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Accueil du site > Publications > Ouvrages parus > The Emperor’s New Mathematics : Western Learning and Imperial Authority During the Kangxi Reign (1662-1722)

The Emperor’s New Mathematics : Western Learning and Imperial Authority During the Kangxi Reign (1662-1722)






Catherine Jami







This book explores the interaction between mathematics and imperial power in the Qing dynasty under the reign of the Kangxi Emperor (r. 1662–1722). For almost two centuries, the Jesuits put the sciences in the service of evangelization, teaching and practising what came to be known as ‘Western learning’ among Chinese scholars ; many of the latter took an active interest in it. Kangxi was interested in aspects of Western learning from an early age and, not long after he took the throne, forced a return to the use of Western methods in official astronomy. In middle life, he studied astronomy, musical theory and mathematics, with Jesuits as his teachers. In his last years he sponsored a great compilation on these three disciplines, and set several of his sons to work on this project. But far from merely indulging in intellectual curiosity, Kangxi appropriated this Western learning as a vital part of his plan for establishing Manchu authority over the Chinese.

Jami sets out to explain how and why Kangxi made the sciences a tool for laying the foundations of empire. She shows how, as part of this process, mathematics was reconstructed as a branch of imperial learning, consolidating the emperor’s power over the most populous empire in the world.This book explores the interaction between mathematics and imperial power in the Qing dynasty under the reign of the Kangxi Emperor (r. 1662–1722). For almost two centuries, the Jesuits put the sciences in the service of evangelization, teaching and practising what came to be known as ‘Western learning’ among Chinese scholars ; many of the latter took an active interest in it. Kangxi was interested in aspects of Western learning from an early age and, not long after he took the throne, forced a return to the use of Western methods in official astronomy. In middle life, he studied astronomy, musical theory and mathematics, with Jesuits as his teachers. In his last years he sponsored a great compilation on these three disciplines, and set several of his sons to work on this project. But far from merely indulging in intellectual curiosity, Kangxi appropriated this Western learning as a vital part of his plan for establishing Manchu authority over the Chinese.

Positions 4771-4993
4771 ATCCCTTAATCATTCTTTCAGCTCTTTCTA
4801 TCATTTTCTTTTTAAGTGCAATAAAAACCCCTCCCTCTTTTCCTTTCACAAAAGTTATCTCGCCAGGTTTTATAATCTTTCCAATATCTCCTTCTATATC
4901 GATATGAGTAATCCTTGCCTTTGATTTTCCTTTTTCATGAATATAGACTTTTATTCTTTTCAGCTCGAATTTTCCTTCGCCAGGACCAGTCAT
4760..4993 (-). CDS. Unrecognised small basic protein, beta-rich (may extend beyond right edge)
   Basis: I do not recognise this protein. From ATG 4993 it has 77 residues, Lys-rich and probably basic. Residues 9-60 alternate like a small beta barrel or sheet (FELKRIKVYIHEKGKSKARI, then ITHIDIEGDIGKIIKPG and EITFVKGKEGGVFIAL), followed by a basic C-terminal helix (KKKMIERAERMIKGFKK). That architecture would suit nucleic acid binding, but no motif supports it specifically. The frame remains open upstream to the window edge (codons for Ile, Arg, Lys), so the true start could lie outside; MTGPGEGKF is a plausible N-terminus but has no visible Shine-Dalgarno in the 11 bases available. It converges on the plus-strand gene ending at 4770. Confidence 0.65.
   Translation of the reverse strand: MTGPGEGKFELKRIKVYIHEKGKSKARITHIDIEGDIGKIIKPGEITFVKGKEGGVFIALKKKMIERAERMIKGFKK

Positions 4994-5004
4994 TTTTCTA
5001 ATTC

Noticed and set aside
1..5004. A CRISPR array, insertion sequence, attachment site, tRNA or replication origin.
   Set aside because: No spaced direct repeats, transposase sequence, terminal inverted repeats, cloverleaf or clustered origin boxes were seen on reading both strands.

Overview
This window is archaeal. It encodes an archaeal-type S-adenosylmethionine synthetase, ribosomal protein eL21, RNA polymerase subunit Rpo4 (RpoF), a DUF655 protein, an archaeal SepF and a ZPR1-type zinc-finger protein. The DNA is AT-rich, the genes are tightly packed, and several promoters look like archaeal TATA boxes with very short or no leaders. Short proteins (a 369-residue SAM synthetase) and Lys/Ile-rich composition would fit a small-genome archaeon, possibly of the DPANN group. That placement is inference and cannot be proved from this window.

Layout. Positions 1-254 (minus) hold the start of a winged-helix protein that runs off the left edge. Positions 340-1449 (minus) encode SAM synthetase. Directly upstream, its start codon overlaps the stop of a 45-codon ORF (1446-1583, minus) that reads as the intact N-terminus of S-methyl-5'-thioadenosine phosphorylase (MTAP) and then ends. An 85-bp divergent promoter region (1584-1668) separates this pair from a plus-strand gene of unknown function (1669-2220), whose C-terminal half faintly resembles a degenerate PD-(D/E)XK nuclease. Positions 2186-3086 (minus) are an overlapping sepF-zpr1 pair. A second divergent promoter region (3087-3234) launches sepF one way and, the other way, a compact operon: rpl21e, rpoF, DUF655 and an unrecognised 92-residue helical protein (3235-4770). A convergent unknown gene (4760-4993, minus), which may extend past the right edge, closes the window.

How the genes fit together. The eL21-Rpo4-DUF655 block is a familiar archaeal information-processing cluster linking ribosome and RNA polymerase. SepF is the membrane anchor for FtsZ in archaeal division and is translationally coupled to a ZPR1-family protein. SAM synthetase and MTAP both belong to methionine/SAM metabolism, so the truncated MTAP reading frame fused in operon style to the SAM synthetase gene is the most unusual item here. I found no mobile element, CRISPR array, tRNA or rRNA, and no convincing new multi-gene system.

:: Oxford University Press
 :: December 2011
 :: 452 pages
 :: 26 black and white half tones and 48 black and white line illustrations
 :: 978-0-19-960140-0





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